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The Potential Risk Of High Oil Prices Cannot Be Ignored.

Production cuts have been in place for about 18 months, but concerns about oil shortages have begun to weigh on Opec.OPEC secretary general alfredo barkindo said a tweet by President trump in April criticizing high oil prices sparked discussion of possible changes to the deal.China has also reportedly put some pressure on Saudi Arabia because of high oil prices.

Some within Opec are worried about making prices too high.High oil prices will boost us shale oil production.In addition, oil prices above $80 a barrel and could rise to $100 will start to cut demand growth, which some producers see as self-defeating.

Oil prices slumped on Friday and continued to slide on Monday.It follows news that Opec and its partners, including Russia, are considering allowing higher oil production, which could mark the gradual end of the cartel's production cuts.

Attitude change

Due to a five-year average inventory, Iran has the potential risk of supply disruptions, venezuela's oil production fell rapidly, Opec may be forced to take action, after Opec has repeatedly promised to cut production agreement will continue until the end of this year.

"We will ensure that the market continues to move towards rebalancing, but at the same time we will not overcorrect," said Khalid al-falih, Saudi energy minister, according to bloomberg.The comments were significantly different from those made a few weeks ago, when Mr. Falih dismissed concerns about rising oil prices.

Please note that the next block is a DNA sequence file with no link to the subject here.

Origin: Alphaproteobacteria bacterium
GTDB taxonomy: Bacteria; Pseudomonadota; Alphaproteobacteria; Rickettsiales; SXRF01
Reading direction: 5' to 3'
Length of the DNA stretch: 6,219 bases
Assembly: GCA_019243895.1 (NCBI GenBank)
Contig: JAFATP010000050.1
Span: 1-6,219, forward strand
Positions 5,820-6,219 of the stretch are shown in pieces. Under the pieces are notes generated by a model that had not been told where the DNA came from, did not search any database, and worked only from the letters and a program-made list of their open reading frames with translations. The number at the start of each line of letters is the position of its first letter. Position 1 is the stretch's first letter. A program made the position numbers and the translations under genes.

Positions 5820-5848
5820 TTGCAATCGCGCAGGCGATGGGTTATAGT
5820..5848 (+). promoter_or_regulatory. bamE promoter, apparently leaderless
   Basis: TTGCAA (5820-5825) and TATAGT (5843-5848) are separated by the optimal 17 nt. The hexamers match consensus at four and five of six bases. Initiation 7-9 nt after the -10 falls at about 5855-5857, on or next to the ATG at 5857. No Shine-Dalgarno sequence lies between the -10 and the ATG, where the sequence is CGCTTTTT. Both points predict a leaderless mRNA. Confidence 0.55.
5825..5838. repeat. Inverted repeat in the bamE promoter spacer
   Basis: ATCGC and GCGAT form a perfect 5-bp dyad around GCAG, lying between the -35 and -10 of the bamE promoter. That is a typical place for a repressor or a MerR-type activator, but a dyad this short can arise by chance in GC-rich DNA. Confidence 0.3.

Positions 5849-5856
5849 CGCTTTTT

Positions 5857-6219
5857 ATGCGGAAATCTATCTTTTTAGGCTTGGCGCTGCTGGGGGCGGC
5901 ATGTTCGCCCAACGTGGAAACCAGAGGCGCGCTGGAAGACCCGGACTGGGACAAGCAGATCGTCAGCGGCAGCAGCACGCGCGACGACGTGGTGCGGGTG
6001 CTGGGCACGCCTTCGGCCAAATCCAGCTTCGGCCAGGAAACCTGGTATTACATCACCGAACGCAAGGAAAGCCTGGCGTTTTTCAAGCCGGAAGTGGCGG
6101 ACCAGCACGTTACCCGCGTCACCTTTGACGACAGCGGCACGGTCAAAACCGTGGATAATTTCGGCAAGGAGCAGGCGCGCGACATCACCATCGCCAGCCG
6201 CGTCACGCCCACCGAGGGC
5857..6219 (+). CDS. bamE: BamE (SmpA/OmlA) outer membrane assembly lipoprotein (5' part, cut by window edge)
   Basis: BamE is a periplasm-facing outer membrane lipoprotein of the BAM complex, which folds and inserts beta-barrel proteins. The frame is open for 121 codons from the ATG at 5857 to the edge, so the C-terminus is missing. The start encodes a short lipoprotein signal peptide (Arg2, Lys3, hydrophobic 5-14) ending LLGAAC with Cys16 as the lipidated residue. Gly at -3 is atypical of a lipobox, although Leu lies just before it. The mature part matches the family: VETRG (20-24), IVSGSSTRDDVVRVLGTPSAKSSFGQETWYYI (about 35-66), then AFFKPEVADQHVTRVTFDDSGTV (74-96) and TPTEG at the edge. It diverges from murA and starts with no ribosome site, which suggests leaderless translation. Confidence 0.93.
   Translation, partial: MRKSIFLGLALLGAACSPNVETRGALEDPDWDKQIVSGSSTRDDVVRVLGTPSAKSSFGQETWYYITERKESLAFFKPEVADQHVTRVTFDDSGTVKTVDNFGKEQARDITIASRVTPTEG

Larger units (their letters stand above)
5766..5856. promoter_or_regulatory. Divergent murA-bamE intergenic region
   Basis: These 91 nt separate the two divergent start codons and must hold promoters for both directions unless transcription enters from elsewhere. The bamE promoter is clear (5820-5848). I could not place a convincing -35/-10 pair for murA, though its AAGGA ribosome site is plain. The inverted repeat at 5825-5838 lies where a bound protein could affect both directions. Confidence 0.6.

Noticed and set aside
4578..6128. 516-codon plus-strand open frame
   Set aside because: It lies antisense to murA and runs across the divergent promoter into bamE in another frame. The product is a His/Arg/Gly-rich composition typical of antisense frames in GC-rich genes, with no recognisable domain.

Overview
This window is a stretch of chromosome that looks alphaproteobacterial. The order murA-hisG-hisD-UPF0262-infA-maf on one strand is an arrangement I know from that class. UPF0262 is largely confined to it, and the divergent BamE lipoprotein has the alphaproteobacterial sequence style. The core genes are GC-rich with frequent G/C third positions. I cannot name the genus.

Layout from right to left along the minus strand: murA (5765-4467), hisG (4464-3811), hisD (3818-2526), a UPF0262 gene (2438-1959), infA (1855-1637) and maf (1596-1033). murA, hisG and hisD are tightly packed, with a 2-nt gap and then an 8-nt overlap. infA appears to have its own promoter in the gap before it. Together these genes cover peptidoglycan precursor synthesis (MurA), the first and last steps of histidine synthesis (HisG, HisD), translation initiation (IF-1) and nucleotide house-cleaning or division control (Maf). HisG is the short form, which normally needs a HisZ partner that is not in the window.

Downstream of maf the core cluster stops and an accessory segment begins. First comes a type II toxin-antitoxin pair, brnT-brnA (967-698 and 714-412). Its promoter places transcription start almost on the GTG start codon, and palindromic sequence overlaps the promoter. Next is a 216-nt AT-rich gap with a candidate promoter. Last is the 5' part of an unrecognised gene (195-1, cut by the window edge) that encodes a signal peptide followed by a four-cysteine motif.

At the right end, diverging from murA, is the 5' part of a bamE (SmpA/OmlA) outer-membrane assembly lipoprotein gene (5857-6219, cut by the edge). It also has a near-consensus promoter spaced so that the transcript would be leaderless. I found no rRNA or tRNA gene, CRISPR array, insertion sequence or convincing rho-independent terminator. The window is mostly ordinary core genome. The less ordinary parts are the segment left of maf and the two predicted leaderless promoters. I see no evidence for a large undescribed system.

The details remain to be determined, but the contours of the potential changes are visible.

Venezuela's falling output means it is producing more than half a million barrels a day less than its quota, and production is expected to continue to decline at a disastrous rate.Angola's oil production is also about 150,000 barrels a day lower than its quota because of ageing oilfields.That means Opec/non-opec production cuts have been implemented at more than 150 per cent as of last month.

Adding between 800,000 and 1m barrels a day will restore the rate of production cuts to near 100 per cent.

Or production growth may be much smaller.A more modest adjustment would be to urge individual countries to meet current production quotas.Either way, Saudi Arabia and Russia are keen to keep the structure of the deal in place.

But the details still need to be worked out.According to the Wall Street journal and bloomberg, the saudis want a softer option, while Russia wants stronger growth.As for timing, output growth could start as early as the third quarter.

Hard task

Yet reaching a New Deal is easier said than done.Increased supply will mean that venezuela's unused production quotas will need to be redistributed to other member states.However, agreeing on the details is a daunting task.

Some problems may complicate the negotiation process.Many Opec members are already producing as much as they can and have little scope to increase production."Only a few members have the capacity to increase production, so implementation will be complex," an Opec source told Reuters.

In addition, if Russia and Saudi Arabia have more leeway to increase production, then it may be at the expense of the fall in output of countries, including Angola, venezuela, and possibly Iran.Iran's output has not fallen, but U.S. sanctions are widely expected to cut it.That is, Saudi Arabia will take market share from Iran, intensifying the conflict between its two main enemies.

Moreover, some Opec officials fear that any change in the details could destabilise the cohesion so far."There is definitely a concern among gulf states that this situation could get out of control," an Opec official told the Wall Street journal.If needed, we need to think realistically about how to respond to new changes.


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